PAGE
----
On Democracy

The word “democracy” comes from Greek and means “rule of the common people”. We are told that we in the Western world are democratic. But it is hard to see choices being given to the workers with their input as the rule of the common people, or the common people exerting their power. Especially when the common people do not rise to any positions of power through this so-called democratic system. In Ireland we are asked which group of landlords we want to represent the workers, but how can one class represent the interests of another? With rising rents and homelessness and government policy that hurt workers and children we cannot call what we have the rule of the common people, or democracy for short. 

What has been put forth, as described by socialists in the past, is the dictatorship of the bourgeoisie. The capitalists and landlords have a tight grip on the political vehicle of society, moving us whichever way they wish and only going to the people when legislation forces them. Aristotle defined democracy to be when the common people, being the majority, possess the sovereign power; and an oligarchy, when the rich and those of noble birth, the few, have the sovereign power. This definition of an oligarchy necessarily implies that the majority are excluded from participating in the sovereign power. He described perfectly the dictatorship of the bourgeoisie before the phrase came into use. In Ireland, the rich and those of noble birth that Aristotle would be speaking of would be the landlords.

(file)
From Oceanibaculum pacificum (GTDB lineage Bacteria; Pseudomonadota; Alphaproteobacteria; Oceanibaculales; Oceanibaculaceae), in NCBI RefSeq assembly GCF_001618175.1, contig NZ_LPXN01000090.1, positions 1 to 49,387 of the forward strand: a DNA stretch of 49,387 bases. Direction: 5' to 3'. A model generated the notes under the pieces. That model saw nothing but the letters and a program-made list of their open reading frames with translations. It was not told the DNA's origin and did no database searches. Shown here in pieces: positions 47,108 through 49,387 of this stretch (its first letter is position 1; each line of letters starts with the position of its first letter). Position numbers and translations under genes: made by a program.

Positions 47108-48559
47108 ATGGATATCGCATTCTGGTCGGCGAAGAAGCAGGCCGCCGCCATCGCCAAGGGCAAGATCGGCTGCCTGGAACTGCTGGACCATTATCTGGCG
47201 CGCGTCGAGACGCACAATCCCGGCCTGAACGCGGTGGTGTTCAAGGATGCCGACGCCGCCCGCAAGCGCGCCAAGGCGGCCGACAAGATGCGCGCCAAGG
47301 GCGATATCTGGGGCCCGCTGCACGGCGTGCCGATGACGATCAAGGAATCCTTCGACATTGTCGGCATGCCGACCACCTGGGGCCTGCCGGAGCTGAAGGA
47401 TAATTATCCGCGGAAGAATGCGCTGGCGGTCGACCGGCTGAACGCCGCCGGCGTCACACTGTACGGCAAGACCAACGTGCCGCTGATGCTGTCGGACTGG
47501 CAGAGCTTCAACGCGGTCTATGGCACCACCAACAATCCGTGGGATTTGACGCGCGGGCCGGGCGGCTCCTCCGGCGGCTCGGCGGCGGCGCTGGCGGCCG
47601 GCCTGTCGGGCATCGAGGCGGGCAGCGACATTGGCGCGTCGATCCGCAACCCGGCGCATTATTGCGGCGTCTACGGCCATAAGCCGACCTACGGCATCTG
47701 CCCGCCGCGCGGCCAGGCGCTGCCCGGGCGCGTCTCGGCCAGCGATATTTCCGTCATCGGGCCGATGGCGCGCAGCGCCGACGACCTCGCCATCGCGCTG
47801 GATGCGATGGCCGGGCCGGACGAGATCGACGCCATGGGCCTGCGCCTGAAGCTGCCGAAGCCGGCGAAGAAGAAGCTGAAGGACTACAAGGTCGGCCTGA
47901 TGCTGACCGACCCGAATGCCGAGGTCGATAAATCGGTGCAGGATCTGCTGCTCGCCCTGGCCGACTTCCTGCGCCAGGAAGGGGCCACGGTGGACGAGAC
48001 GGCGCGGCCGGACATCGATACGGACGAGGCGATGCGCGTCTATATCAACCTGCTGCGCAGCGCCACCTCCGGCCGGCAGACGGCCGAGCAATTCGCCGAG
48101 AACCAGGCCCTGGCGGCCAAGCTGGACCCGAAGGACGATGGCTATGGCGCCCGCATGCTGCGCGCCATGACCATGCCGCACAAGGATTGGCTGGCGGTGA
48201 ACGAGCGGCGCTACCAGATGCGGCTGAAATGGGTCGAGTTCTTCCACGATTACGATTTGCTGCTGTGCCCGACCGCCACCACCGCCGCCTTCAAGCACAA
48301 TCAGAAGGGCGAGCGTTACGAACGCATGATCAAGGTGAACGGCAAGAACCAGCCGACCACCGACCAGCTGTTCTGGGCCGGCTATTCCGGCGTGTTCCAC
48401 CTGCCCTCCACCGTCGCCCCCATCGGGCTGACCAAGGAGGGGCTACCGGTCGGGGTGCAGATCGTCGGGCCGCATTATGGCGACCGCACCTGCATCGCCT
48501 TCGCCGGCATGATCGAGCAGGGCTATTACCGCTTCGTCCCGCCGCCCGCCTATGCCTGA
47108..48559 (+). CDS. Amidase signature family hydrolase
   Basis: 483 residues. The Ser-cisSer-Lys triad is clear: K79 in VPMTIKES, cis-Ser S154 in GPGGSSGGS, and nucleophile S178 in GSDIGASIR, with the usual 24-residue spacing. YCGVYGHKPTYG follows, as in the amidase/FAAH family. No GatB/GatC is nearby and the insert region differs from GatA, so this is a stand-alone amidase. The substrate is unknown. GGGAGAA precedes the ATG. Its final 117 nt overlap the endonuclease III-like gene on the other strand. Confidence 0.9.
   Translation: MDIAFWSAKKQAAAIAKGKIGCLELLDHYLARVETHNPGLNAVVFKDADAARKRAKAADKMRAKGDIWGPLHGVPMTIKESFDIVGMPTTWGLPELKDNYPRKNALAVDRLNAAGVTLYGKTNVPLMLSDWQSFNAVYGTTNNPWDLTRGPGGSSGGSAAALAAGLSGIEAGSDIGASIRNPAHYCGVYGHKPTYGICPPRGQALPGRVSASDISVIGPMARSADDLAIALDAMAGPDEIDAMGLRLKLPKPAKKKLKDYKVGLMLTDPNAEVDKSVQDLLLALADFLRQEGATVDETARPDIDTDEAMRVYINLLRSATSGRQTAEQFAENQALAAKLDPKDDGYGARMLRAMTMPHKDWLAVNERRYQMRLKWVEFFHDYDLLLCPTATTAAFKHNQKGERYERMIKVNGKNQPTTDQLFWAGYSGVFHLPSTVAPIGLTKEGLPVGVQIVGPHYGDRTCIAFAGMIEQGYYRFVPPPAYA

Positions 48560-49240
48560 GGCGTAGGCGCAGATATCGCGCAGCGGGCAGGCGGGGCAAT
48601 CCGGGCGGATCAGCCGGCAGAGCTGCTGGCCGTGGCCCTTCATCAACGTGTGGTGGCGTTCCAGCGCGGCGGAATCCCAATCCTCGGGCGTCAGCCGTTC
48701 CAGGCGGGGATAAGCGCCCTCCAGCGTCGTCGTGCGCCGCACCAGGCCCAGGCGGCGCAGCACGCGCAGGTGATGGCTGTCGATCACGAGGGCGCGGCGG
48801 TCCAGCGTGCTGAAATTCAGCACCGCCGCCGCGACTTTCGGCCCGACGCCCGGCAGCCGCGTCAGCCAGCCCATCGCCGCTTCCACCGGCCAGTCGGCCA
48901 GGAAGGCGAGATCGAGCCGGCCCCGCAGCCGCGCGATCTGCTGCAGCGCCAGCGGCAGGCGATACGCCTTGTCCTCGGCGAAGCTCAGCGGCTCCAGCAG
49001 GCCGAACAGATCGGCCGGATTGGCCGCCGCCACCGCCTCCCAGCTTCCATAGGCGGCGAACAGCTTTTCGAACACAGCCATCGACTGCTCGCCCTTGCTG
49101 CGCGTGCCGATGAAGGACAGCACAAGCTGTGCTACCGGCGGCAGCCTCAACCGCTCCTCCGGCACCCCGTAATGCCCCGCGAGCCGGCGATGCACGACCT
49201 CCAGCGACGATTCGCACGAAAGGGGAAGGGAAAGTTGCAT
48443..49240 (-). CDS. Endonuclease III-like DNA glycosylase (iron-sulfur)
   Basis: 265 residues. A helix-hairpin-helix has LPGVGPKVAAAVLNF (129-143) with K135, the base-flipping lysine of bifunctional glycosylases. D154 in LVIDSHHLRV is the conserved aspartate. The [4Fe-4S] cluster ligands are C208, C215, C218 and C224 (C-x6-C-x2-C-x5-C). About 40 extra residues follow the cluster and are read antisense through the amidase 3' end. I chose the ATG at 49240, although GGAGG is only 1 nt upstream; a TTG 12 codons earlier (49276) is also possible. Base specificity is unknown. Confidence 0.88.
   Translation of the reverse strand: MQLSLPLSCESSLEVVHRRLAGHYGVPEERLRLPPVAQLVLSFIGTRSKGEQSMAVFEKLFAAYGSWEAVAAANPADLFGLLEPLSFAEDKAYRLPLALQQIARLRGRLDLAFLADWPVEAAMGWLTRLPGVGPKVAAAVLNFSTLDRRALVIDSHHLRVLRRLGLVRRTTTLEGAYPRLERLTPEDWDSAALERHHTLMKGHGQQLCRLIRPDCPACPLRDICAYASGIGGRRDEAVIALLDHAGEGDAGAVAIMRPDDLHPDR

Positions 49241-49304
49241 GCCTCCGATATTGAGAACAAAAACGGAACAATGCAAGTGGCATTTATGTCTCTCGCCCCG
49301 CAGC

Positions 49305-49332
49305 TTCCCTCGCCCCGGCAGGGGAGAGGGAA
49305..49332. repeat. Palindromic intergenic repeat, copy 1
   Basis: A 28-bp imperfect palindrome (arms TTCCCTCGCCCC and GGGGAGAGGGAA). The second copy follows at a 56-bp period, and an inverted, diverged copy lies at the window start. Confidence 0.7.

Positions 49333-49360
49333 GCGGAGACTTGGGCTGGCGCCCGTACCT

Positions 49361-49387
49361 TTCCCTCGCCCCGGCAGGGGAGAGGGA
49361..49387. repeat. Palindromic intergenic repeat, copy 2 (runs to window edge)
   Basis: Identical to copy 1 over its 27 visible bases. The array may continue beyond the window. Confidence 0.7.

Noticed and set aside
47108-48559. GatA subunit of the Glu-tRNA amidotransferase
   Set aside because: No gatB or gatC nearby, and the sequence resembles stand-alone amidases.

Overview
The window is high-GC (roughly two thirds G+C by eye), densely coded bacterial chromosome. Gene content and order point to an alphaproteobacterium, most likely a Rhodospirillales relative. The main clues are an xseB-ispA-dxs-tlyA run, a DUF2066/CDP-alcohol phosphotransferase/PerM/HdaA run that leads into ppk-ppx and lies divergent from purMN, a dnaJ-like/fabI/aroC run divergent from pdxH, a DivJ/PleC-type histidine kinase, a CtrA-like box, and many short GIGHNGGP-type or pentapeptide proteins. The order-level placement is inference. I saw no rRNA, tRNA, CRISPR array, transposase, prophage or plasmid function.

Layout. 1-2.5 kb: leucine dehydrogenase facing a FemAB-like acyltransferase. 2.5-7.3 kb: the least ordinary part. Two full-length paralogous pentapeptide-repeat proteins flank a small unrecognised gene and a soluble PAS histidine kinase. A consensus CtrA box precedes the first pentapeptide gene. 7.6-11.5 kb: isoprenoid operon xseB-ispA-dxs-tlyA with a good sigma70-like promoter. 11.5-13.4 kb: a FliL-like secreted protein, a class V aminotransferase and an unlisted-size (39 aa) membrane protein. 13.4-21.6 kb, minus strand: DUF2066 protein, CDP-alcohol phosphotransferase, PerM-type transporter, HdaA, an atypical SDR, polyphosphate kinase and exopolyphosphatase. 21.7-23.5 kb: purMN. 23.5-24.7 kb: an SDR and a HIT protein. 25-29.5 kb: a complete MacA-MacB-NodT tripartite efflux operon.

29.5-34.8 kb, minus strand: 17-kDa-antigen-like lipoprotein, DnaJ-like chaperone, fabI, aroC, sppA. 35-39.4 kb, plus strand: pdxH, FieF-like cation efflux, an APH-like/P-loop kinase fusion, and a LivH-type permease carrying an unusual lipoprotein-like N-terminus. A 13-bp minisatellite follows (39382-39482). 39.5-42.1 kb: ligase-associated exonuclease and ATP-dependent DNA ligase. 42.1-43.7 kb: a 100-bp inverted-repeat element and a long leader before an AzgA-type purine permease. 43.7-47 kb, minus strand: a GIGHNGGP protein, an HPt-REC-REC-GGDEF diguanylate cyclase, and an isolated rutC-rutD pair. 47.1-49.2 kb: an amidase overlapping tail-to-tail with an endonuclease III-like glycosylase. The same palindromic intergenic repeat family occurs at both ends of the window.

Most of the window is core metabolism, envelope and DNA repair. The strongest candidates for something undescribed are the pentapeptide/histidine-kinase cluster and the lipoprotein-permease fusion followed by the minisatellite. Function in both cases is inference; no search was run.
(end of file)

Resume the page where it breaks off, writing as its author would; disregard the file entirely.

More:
The concept of the dictatorship of the proletariat in Marxism comes about as the working class, the majority in capitalist society, come to power. This means that the workers of a country can put their interests first. Within the dictatorship of the proletariat, the workers take part in every level of politics and shape the way the country moves forward socially and economically. A recent example of how this might work can be seen in how Cuba’s family code was written. It went through multiple committees made up of citizens in which every citizen had a chance to make amendments to be decided on by those committees. In Ireland, the workers have no such power.

As the dictatorship of the bourgeoisie has been in place for the length of time that it has, it has built its institutions around capitalist interests. In his book The Civil War in France, Marx examines the Paris Commune and what questions it answered. After the Paris Commune Marx and Engels realised that the workers would not be able to simply take the state into their hands and have it work in their interests but would instead have to “smash it” and create a workers’ state with new institutions built up in the workers’ interest. But what does this have to do with democracy? The way in which the Paris Commune approached democracy was revolutionary at the time and would even be just as revolutionary today. Those who were in positions of power could be recalled at any time by popular vote. Instead of waiting for a by-election or a general election the people of the commune would have been allowed to recall their representatives if they felt they were being misrepresented. The power was with the people and not with those above them.